Resolving Knee Injuries
Your knee is a complex structure made up of bones, joints, muscles, ligaments, tendons, cartilage, and fascia.
Your knee plays a vital role in all gait-related tasks and its function is greatly affected by the condition of the soft-tissue structures both above and below the knee.
What Causes Knee Pain
As a runner and a sports medicine practitioner, I commonly see people with a variety of knee injuries. The causes of the knee pain are varied and often result from a combination of environmental, physical, and physiological factors. Knee pain can be caused by:
- Repetitive motion injuries.
- Muscle imbalances.
- Ligament injury.
- Meniscus injuries.
- Iliotibial Band Syndrome.
- Osgood-Schlatter Disease.
- Pathological causes, though rare, compared to the more common mechanical causes of knee pain.
These conditions, if left untreated, can often lead to an ongoing cycle of biomechanical imbalances which eventually lead to ongoing pain and degeneration of the knee, as well as hip, low back, shoulder, or neck problems. Remember, our body is organized as a series of structural kinetic chains, where a dysfunction or imbalance in one area can quickly lead to dysfunctions in other parts of the body.
Sometimes surgery is necessary to correct knee problems, but in the majority of cases it is not. By applying the appropriate treatment procedures and rehabilitative programs, most people can not only treat their current knee problem, but can also prevent future knee injuries from occurring.
Resolving Knee Pain
Many common treatment methods often fail to fully resolve knee injuries because they do not address the complex and varying inter-relationships between the various soft-tissue structures that make up the knee.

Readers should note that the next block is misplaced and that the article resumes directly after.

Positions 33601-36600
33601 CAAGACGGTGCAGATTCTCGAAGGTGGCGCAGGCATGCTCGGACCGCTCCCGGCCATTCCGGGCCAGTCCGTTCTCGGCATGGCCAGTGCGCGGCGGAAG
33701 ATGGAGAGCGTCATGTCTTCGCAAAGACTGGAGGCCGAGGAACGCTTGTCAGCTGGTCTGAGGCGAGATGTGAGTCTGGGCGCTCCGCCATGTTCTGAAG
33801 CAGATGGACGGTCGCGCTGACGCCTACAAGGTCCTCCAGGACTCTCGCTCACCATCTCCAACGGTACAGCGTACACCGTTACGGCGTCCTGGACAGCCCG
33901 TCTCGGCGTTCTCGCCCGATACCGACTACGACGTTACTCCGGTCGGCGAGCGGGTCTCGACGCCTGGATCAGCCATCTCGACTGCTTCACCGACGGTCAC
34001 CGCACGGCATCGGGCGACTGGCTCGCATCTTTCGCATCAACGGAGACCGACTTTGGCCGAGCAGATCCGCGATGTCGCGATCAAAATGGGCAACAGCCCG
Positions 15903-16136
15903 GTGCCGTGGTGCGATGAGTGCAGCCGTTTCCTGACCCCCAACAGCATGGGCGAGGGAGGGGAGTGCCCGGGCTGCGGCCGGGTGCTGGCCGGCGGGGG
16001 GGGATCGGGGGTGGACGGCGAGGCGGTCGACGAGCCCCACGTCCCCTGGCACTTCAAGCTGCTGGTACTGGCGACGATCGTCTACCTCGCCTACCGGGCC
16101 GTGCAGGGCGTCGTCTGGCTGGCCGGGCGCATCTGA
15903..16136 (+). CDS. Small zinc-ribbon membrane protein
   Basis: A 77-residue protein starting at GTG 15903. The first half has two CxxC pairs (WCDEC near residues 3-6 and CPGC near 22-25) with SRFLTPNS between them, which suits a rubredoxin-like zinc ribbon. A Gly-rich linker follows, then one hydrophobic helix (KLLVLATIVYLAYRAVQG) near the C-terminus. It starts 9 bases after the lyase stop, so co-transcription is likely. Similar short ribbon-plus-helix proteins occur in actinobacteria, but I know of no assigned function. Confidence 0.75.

In the following topics, we take the time to discuss these issues, as they apply to each condition, and show how we can treat these conditions very successfully using a combination of Active Release Techniques (ART) and our unique Functional Exercise programs. These conditions include:
Runner’s Knee/ Iliotibial Band Syndrome
Runners knee is the term given to diffuse pain around the knee, under the kneecap, often with stiffness under the knee joint. It is often related to too rapid increase of mileage, tight hamstrings, and imbalances between the hamstrings and quadriceps. Other physical structures that are often involved include:
- Knee capsule.
- Collateral ligaments.
- Patellar tendon.
Even the posterior knee is often involved especially a muscle called the Popliteus. This muscle is involved in the rotary stability of the knee.
The Ppsoas muscle is also often involved with knee problems. The Psoas muscle is the primary hip flexor, when this muscle becomes shortened, fibrotic, or weakened, the Quadriceps (Rectus Femoris) has to exert more force to make the hip flex. This is a major (and often undiagnosed) cause of unresolved knee pain.
How can ART resolve Knee Injuries?
See the following topics for more information about ART and Knee Injuries: